Minneapolis police tweak policies on use of force


The Minneapolis Police Department has made changes to its policies involving the use of force by officers.

The revisions were made on July 28 but a public announcement came on Monday from Police Chief Janeé Harteau and Mayor Betsy Hodges. They told reporters the changes are meant to improve the relationship between police and the community they serve.

(Their news conference begins about six minutes into the video below.)


What's new?

You can find the department's complete manual of policies and procedures here. The new policies, however, are all in the section titled "Use of Force."

For example, a new part of that section is titled "Duty to Intervene" and it says any time one employee sees another using force inappropriately or after it's no longer needed, it's their duty to try to put a stop to that force.

Other changes specify that officers must work to de-escalate any conflict that arises. They also have to report any inappropriate use of force to their supervisors.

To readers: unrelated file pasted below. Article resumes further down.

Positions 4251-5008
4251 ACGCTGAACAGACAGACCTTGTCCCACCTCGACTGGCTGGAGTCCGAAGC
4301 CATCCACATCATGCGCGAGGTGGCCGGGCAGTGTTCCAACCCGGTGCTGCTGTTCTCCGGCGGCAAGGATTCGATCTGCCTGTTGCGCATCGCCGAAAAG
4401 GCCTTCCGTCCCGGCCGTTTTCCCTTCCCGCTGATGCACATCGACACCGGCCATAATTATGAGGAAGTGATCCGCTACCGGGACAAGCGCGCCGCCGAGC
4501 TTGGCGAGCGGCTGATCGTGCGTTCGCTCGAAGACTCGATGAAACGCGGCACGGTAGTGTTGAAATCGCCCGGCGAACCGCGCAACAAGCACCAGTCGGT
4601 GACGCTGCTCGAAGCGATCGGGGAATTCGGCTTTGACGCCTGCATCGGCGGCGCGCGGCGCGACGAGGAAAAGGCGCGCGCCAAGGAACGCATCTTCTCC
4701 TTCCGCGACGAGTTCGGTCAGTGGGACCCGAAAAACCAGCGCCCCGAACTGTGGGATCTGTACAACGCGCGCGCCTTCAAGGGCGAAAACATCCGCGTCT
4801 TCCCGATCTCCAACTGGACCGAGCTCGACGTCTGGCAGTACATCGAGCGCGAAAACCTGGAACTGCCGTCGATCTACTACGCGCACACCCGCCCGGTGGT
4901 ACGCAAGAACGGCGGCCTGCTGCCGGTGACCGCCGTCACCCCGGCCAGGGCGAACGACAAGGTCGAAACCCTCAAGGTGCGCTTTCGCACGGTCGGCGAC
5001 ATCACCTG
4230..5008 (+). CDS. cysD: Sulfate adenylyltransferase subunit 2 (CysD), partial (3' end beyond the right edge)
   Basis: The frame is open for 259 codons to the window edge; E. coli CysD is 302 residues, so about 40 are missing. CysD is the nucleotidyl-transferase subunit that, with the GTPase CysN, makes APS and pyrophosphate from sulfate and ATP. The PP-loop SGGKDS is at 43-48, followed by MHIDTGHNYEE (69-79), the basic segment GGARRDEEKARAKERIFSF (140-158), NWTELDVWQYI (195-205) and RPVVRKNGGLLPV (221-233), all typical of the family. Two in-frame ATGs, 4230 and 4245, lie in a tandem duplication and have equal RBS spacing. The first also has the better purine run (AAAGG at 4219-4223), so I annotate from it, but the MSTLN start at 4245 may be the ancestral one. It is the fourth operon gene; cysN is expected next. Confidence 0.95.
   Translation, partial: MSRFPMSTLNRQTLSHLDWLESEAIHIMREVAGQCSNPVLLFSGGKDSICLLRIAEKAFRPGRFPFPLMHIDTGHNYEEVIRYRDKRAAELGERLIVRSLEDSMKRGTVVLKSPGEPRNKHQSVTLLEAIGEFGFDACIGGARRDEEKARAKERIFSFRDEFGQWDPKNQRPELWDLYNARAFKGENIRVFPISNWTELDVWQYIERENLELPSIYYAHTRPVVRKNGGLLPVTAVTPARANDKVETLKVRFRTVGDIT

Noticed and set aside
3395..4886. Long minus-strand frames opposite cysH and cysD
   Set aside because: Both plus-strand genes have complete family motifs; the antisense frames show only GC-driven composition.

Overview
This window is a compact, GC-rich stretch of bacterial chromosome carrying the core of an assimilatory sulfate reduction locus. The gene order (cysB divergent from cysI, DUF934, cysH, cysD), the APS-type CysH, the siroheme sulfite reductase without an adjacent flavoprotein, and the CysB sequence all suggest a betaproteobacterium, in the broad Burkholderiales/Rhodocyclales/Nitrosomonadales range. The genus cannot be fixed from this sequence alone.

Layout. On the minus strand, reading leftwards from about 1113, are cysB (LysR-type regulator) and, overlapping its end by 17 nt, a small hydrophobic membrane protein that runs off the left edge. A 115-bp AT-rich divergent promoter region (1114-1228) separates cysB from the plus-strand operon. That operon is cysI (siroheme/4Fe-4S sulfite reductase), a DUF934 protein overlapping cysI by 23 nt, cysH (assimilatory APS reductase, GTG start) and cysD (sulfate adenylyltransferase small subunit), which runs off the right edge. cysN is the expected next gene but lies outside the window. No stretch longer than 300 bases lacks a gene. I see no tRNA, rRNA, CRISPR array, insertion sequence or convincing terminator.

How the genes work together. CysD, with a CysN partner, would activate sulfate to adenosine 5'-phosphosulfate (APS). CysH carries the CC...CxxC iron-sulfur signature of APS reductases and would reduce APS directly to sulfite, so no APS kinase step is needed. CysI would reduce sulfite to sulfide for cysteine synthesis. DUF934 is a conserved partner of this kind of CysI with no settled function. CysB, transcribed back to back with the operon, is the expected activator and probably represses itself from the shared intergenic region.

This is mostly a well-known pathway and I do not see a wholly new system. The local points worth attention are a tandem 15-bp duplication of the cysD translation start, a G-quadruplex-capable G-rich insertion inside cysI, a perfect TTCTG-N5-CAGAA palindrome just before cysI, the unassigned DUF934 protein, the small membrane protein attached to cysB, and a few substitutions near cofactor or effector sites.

The section also now begins with a statement that the cornerstones of the department's policy are sanctity of life and the protection of the public.


Officials in Minneapolis say the changes are consistent with recommendations made by the President's Task Force on 21st Century Policing last year.

"How I would want a family member treated"

Chief Harteau summarized the revised use of force policy by saying "The question every officer should ask themselves: 'Did my actions reflect how I would want a family member of mine to be treated?'" WCCO reports.

The American Civil Liberties Union of Minnesota called the policy changes a step in the right direction.


According to The Associated Press Harteau said the changes were being developed before the fatal shooting of Jamar Clark by two Minneapolis officers last November.

That incident sparked weeks of protests in Minneapolis. Prosecutors at the county and federal level declined to press criminal charges against the officers.

Activist KG Wilson tells WCCO police and the community in Minneapolis need to improve their relationship and he thinks that was happening before Clark's shooting dealt a setback to the progress.

“We were building it and people’s mindsets were changing and they were starting to open their doors and saying okay maybe we can trust,” Wilson said.

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